“Required services are Special Education, English Language Learners, and highly capable students, as defined by the state.”
“Required services are Special Education, English Language Learners, and highly capable students, as defined by the state.”
Special Education Services, Highly Capable Services, Bilingual Education Services
“A program may offer educational opportunities that are not mandated by federal, state, or local law or regulations. While schools offer a variety of approaches to instruction, using a particular teaching strategy does not create a program under this policy. Students access programs through an established assignment process consistent with the student assignment plan. Students must opt-in and/or qualify for the program.”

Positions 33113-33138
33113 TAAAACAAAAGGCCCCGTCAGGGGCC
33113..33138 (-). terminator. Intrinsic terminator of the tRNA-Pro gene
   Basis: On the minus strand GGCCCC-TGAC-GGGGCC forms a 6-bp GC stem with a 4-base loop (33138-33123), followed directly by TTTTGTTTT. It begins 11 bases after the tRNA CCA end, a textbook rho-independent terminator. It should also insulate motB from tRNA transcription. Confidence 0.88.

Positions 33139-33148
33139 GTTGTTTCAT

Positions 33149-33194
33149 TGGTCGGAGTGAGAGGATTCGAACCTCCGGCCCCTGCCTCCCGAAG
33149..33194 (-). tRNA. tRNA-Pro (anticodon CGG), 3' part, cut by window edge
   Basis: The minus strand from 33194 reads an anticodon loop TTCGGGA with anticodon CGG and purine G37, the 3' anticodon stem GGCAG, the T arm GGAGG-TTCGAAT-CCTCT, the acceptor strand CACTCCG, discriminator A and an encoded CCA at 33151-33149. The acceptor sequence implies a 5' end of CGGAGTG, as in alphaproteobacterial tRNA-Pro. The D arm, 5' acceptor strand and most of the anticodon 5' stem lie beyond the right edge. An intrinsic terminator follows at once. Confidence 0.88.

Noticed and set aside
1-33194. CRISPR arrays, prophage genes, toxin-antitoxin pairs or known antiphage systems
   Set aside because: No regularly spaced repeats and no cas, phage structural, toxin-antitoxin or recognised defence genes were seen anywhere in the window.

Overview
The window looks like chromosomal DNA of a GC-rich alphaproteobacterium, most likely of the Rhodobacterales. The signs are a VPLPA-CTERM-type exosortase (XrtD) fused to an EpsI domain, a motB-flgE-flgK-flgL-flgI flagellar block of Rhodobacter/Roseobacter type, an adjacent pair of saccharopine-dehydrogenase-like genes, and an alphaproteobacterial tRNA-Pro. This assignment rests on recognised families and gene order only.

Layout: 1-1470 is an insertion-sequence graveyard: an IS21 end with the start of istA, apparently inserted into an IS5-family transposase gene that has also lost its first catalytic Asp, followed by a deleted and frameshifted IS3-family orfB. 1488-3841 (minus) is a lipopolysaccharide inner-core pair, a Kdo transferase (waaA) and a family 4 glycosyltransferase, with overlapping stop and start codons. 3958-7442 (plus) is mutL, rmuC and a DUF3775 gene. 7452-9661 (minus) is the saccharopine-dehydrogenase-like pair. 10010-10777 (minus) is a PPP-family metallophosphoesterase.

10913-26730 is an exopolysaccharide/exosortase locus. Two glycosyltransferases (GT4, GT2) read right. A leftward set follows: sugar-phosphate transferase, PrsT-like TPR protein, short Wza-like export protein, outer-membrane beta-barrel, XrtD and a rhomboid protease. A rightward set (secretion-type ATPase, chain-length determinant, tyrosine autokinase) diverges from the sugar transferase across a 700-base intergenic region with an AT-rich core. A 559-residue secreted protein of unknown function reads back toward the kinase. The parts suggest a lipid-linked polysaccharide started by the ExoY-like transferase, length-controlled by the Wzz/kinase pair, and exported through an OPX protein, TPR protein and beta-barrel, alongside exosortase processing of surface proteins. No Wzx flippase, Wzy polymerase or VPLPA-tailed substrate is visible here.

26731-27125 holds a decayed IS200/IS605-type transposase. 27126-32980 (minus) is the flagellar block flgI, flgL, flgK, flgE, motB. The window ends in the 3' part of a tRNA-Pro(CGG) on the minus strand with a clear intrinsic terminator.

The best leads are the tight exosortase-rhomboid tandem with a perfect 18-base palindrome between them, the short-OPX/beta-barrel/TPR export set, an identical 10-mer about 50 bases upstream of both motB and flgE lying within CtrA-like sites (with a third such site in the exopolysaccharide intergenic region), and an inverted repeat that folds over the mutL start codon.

Hard of Hearing program, medically fragile programs, bilingual orientation centers, ELL programs, Accelerated Progress Program, Spectrum, SM4 classrooms, and disability-specific special education programs.
“A curricular focus is a teaching or an instructional approach offered at the local school level and not directly accessed through the district student assignment process.”
STEM, International Education, language immersion, Montessori, Advanced Learning Opportunity, distinctive option school approaches and instructional strategies, , various CTE programs (Maritime Science and Engineering, Academy of Finance, Project Lead the Way), International Baccalaureate